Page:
Even though those names will make it almost impossible to get a job, you have to be very careful about regulating names, especially when they are connected to a particular ethnicity. But given we have the data on how names affect the way a resume is read, parents should at least have access to that data to make a decision.

      August 12, 2013 at 3:44 pm |
  17. Patrickonius Maximus I

    Dio is a common Greek given name meaning God. In Hungarian it means nut.

    August 12, 2013 at 3:39 pm |
    • Just sayin'

      Dio is spanish, Theo is greek.

      August 12, 2013 at 3:55 pm |
      • Patrickonius Maximus I

        My good Greek friend Dio tells me it means God. And yes it also means God in Spanish but is not a common given name in spanish – and means nut in Hungarian. Anyway, to your point, Theo is also a common given name.

        August 12, 2013 at 3:59 pm |
  18. Rick

    Frank Zappa named 2 of his kids Moon Unit & Dweezle.

    Messiah sounds sane next to those names.

    And why does this biotch get to say what someone names their child?
    Man....this used to be a free country.

    August 12, 2013 at 3:38 pm |
    • lol?? Pithiest, YES!!

      Just pay yer share of the national debt by the end of the month and stop complainin'.

      August 12, 2013 at 3:43 pm |
    • mb2010a

      I think the judge was thinking more of the welfare of the child and not the mother. The child would be the butt of a great deal of persecution by his peers as he grew up and some nut would try to kill him when he hits 33 years old.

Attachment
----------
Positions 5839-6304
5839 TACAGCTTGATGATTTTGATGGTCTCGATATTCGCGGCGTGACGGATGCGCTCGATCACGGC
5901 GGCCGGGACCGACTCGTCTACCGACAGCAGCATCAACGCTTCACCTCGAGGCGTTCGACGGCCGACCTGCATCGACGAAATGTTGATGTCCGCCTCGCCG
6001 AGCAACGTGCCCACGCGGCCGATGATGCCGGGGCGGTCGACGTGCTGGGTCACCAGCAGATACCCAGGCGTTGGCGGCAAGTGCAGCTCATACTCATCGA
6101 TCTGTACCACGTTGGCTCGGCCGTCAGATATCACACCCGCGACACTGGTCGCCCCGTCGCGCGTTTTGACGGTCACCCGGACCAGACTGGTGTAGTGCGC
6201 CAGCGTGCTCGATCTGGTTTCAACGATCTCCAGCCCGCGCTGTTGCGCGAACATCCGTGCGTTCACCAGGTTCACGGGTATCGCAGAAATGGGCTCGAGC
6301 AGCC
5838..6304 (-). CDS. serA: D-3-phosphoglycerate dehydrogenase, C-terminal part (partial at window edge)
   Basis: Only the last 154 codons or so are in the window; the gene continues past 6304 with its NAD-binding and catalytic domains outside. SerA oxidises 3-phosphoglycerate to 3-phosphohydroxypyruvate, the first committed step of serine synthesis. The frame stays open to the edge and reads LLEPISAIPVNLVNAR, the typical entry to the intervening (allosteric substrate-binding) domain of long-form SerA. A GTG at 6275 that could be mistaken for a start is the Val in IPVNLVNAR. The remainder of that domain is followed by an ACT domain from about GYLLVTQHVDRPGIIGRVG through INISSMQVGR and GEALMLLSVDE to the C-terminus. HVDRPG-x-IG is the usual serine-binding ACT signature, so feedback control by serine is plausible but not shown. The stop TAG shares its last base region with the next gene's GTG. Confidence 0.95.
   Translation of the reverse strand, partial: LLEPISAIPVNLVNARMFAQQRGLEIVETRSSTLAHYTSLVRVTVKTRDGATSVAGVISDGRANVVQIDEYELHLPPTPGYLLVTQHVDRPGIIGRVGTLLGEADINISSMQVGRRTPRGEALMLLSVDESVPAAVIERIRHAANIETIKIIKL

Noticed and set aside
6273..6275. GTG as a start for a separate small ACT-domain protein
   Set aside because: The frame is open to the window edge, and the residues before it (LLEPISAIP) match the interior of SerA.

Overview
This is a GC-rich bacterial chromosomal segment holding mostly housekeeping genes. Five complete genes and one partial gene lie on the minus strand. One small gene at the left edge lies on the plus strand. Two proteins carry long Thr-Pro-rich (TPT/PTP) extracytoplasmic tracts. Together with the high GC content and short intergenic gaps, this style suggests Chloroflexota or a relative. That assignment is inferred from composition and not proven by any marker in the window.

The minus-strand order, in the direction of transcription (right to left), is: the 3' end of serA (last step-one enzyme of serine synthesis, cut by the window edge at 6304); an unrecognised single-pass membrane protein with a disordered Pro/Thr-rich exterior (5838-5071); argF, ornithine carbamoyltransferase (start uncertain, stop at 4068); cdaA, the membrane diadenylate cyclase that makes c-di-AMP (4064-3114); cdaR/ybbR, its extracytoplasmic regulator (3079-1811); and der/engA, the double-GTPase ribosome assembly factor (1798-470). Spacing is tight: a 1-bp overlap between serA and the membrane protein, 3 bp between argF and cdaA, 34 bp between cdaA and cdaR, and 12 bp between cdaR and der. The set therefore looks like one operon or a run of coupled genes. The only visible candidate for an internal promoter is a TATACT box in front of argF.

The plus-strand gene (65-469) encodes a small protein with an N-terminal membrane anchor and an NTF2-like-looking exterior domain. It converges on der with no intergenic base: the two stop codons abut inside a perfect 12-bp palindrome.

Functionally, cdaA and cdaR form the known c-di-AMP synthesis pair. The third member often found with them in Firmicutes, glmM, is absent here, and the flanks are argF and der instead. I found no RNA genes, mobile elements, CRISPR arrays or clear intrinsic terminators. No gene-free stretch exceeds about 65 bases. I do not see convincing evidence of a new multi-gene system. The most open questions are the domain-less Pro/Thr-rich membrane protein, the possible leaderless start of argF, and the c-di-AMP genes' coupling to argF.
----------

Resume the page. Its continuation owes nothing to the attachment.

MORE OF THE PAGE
August 12, 2013 at 3:46 pm |
  19. Marty Mcfly

    FROM WEBSTER'S DICTIONARY
    mes·si·ah
    noun \mə-ˈsī-ə\
    Definition of MESSIAH
    1capitalized
    a : the expected king and deliverer of the Jews
    b : jesus 1
    2: a professed or accepted leader of some hope or cause
    — mes·si·ah·ship noun
    See messiah defined for English-language learners »
    See messiah defined for kids »

    So according to webster "messiah" doesn't have to mean jesus or king of the Jews, because of the 2nd meaning. So shut up discriminative judge, probably just because she is African American you give her all this crap.

    August 12, 2013 at 3:37 pm |
    • Lawrence

      Really? She's an immigrant from Africa? Didn't you know that you can be WHITE and be an African American? Please stop using that pointless pejorative.

      August 12, 2013 at 3:38 pm |
    • lol?? Pithiest, YES!!

      The Big O(riginal) is right on top of this judicial misconduct. It's a Pandora's box though.

      August 12, 2013 at 3:41 pm |
  20. Rod

    How about Inmate for a first name?

    August 12, 2013 at 3:37 pm |
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The CNN Belief Blog covers the faith angles of the day's biggest stories, from breaking news to politics to entertainment, fostering a global conversation about the role of religion and belief in readers' lives. It's edited by CNN's Daniel Burke with contributions from Eric Marrapodi and CNN's worldwide news gathering team.